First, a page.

Arguments that beg the question can seem especially convincing to audiences that already hold the same views and assumptions as the speaker. In such cases, the audience is unlikely to notice the argument’s lack of supporting evidence.

Begging the question fallacy example in media
An op-ed in a technology journal argues, “Cybercrime is a serious problem, and legislation is the only effective way to combat cybercrime. Therefore,the proposed cybersecurity legislation must be enacted.”

This argument exemplifies the fallacy of begging the question because it assumes in the premise (cybersecurity legislation is the only effective method to combat cybercrime) what it is trying to prove in the conclusion (the necessity of enacting the proposed legislation).

The argument does not provide external justification or evidence to explain why the proposed legislation is the only option. It instead assumes the legislation’s effectiveness as a given fact, which is the central point in contention.

To avoid begging the question, an argument must have premises that are supported with independent evidence or coherent reasoning, and it must thoughtfully address counterarguments. This approach ensures that an argument avoids circularity and builds a reasonable case for its conclusion.

Do you want to know more about common mistakes, commonly confused words, or other language topics? Check out some of our other language articles full of examples and quizzes.


Common mistakes

Commonly confused words

Rhetoric

Whoa or woah

Advisor vs adviser

Metonymy

Theirs or their's

Accept vs except

Synecdoche

Ours or our's

Affect vs effect

Verbal irony

Forty or fourty

Among vs between

Irony

Sence or sense

Anymore vs any more

Grawlix


Frequently asked questions about begging the question fallacy

What is the difference between circular reasoning fallacy and begging the question?

Although many sources use circular reasoning fallacy and begging the question interchangeably, others point out that there is a subtle difference between the two:

  • Begging the question fallacy occurs when you assume that an argument is true in order to justify a conclusion. If something begs the question, what you are actually asking is, “Is the premise of that argument actually true?” For example, the statement “Snakes make great pets. That’s why we should get a snake” begs the question “Are snakes really great pets?”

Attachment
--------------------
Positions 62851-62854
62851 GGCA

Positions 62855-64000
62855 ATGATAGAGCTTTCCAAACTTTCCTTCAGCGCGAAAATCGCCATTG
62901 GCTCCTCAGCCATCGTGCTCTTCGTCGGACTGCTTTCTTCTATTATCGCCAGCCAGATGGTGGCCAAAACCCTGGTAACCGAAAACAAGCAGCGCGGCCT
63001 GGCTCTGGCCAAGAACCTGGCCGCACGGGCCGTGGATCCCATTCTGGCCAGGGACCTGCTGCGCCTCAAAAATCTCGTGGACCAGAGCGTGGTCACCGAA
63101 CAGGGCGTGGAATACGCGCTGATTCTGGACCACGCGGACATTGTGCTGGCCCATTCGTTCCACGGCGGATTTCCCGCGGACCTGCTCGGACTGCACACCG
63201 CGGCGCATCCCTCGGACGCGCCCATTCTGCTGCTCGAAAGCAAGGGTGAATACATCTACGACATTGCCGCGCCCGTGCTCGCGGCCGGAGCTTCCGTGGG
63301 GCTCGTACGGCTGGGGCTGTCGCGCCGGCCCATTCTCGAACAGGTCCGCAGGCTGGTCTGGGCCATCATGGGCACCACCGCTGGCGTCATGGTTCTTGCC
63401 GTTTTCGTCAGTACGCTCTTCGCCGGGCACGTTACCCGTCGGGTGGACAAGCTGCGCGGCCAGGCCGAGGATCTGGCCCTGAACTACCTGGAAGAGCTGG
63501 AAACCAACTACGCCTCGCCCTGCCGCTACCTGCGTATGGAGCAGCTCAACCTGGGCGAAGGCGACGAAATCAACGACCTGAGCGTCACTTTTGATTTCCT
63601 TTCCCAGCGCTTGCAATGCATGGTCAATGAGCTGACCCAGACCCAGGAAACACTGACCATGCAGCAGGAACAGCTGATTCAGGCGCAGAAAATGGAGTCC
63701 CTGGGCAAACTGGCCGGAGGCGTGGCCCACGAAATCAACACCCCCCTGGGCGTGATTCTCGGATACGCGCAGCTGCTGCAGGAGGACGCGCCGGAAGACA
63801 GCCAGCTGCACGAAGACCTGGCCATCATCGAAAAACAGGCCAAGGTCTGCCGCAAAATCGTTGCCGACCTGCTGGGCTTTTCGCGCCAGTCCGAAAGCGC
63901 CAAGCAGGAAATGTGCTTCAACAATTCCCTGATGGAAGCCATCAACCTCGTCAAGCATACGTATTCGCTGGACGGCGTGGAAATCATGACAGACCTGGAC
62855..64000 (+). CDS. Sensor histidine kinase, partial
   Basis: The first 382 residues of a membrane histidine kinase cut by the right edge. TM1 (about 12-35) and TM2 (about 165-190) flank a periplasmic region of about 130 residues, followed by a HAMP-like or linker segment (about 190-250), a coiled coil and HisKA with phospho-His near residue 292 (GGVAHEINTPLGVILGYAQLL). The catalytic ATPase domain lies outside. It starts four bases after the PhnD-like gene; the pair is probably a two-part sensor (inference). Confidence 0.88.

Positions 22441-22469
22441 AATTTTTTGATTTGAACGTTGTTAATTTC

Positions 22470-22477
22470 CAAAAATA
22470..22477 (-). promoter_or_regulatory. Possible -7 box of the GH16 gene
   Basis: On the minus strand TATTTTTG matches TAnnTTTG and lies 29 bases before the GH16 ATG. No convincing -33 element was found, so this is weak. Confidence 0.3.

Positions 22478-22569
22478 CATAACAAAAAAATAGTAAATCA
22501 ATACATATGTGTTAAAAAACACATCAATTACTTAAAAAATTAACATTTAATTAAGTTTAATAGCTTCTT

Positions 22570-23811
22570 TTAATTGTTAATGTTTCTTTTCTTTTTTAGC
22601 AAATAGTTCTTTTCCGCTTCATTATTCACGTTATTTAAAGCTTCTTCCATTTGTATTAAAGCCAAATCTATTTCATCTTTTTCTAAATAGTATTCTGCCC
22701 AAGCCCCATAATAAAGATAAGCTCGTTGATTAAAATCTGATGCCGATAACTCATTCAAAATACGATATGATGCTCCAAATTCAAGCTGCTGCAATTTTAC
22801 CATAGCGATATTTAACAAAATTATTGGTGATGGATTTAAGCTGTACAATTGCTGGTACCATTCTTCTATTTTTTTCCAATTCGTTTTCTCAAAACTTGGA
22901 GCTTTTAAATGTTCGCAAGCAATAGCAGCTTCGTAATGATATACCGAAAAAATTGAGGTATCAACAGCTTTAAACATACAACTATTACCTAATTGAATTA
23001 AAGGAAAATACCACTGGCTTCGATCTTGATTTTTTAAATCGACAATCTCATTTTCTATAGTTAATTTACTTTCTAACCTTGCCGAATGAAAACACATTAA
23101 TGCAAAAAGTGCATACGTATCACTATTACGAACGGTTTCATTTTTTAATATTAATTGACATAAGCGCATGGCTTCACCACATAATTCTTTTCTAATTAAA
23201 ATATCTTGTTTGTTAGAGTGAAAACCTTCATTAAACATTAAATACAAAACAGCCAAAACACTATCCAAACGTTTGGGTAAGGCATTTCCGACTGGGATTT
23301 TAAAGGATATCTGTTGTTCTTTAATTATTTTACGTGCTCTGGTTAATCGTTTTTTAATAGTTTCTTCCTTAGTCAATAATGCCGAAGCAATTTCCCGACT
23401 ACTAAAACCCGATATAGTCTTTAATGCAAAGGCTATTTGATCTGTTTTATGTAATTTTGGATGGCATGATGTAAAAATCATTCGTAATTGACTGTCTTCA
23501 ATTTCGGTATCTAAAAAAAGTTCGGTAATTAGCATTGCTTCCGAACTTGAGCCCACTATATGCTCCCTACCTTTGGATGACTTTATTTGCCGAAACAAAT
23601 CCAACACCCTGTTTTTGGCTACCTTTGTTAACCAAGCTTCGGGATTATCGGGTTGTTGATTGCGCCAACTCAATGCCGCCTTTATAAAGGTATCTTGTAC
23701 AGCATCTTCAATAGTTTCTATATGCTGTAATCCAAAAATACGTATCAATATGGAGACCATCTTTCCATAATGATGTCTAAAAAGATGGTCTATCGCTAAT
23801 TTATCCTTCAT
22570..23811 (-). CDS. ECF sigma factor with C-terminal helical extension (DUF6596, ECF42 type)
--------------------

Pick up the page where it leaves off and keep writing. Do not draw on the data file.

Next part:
• Circular reasoning fallacy, on the other hand, occurs when the evidence used to support a claim is just a repetition of the claim itself. For example, “People have free will because they can choose what to do.”

In other words, we could say begging the question is a form of circular reasoning.

What is the difference between a complex question fallacy and begging the question fallacy?

The complex question fallacy and begging the question fallacy are similar in that they are both based on assumptions. However, there is a difference between them:

  • A complex question fallacy occurs when someone asks a question that presupposes the answer to another question that has not been established or accepted by the other person. For example, asking someone “Have you stopped cheating on tests?”, unless it has previously been established that the person is indeed cheating on tests, is a fallacy.
  • Begging the question fallacy occurs when we assume the very thing as a premise that we’re trying to prove in our conclusion. In other words, the conclusion is used to support the premises, and the premises prove the validity of the conclusion. For example: “God exists because the Bible says so, and the Bible is true because it is the word of God.”

In other words, begging the question is about drawing a conclusion based on an assumption, while a complex question involves asking a question that presupposes the answer to a prior question.


Tags

Magedah Shabo

Magedah is an author, editor, and educator who has empowered thousands of students to become better writers.

Great! You've successfully subscribed.
Great! Next, complete checkout for full access.
Welcome back! You've successfully signed in.
Success! Your account is fully activated, you now have access to all content.